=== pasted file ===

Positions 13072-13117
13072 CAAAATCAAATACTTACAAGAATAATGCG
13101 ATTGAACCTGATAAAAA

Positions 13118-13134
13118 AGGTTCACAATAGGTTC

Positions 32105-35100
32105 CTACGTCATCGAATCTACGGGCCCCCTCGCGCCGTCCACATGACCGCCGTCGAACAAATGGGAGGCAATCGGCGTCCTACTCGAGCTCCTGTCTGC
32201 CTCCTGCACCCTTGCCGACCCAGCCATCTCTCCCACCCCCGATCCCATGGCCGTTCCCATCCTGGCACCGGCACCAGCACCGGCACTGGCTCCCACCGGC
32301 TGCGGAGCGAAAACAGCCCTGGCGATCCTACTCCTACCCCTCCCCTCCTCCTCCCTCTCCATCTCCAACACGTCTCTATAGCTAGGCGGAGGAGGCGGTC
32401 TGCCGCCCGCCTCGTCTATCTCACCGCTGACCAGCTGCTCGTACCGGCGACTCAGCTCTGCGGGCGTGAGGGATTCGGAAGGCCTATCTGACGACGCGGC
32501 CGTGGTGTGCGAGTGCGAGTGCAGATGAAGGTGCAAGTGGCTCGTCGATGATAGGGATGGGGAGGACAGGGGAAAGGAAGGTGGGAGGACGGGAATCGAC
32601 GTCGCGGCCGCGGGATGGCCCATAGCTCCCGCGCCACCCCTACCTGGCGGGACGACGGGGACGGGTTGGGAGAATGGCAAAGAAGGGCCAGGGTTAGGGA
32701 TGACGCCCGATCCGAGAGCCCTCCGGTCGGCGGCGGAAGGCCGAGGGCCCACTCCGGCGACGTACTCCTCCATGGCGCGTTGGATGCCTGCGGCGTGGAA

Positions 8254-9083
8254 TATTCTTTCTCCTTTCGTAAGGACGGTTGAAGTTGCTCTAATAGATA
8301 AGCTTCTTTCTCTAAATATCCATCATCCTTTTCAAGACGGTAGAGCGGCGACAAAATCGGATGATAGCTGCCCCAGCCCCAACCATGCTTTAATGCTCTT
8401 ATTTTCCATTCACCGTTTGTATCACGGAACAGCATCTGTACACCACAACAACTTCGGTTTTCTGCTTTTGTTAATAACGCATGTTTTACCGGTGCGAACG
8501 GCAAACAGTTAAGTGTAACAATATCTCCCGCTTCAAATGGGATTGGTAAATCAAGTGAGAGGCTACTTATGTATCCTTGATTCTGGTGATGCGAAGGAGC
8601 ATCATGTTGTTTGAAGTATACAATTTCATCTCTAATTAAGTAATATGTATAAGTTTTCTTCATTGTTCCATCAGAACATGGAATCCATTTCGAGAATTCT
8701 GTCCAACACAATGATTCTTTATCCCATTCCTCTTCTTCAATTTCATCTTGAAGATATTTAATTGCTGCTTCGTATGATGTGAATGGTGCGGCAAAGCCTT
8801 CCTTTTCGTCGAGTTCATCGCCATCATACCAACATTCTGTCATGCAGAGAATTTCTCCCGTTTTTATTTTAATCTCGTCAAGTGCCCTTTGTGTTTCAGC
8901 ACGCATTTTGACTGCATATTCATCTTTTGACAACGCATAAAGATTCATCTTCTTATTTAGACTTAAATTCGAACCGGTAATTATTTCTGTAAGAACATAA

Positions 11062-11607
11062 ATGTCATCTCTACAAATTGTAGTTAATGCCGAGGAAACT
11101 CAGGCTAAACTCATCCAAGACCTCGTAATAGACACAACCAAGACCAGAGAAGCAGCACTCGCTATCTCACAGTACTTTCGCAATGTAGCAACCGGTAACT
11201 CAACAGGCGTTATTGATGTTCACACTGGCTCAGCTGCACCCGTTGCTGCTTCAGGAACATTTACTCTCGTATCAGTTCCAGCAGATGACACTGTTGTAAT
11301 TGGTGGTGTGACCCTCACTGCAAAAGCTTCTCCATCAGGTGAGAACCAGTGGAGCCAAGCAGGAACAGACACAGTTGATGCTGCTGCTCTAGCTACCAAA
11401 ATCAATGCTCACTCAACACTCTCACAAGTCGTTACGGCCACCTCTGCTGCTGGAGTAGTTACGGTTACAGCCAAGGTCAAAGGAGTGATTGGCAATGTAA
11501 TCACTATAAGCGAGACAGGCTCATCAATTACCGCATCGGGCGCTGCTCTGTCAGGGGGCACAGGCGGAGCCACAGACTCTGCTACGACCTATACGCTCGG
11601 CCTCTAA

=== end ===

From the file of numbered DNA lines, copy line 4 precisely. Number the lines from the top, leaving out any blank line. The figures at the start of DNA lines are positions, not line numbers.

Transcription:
Positions 13118-13134